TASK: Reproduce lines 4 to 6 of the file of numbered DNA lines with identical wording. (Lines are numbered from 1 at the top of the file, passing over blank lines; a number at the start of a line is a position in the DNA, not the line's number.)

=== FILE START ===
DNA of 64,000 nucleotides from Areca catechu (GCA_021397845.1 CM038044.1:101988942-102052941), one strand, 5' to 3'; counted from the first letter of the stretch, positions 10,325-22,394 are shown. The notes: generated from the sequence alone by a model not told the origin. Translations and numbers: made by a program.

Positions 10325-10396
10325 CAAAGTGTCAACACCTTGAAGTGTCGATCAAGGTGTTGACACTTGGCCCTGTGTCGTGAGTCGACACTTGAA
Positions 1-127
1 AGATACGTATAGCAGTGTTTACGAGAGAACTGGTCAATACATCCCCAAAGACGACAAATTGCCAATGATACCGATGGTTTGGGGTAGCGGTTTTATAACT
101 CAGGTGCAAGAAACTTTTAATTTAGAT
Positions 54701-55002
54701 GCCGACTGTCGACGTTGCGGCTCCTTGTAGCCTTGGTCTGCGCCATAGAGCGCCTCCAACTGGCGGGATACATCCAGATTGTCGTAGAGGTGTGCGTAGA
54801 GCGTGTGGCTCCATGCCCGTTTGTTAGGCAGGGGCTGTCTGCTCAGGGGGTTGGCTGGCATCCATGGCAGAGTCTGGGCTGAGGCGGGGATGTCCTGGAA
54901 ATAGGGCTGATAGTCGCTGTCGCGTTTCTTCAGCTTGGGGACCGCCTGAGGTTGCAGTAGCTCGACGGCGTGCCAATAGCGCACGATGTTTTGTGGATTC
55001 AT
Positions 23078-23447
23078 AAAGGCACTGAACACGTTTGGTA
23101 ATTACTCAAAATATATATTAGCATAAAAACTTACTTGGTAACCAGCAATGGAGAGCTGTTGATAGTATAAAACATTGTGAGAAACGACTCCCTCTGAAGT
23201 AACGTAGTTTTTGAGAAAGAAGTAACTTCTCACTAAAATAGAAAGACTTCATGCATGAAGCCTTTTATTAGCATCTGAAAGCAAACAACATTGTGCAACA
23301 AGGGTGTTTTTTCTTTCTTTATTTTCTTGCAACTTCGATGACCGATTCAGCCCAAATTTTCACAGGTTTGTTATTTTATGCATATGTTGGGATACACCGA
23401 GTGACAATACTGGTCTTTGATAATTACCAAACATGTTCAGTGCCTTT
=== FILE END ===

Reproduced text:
Positions 1-127
1 AGATACGTATAGCAGTGTTTACGAGAGAACTGGTCAATACATCCCCAAAGACGACAAATTGCCAATGATACCGATGGTTTGGGGTAGCGGTTTTATAACT
101 CAGGTGCAAGAAACTTTTAATTTAGAT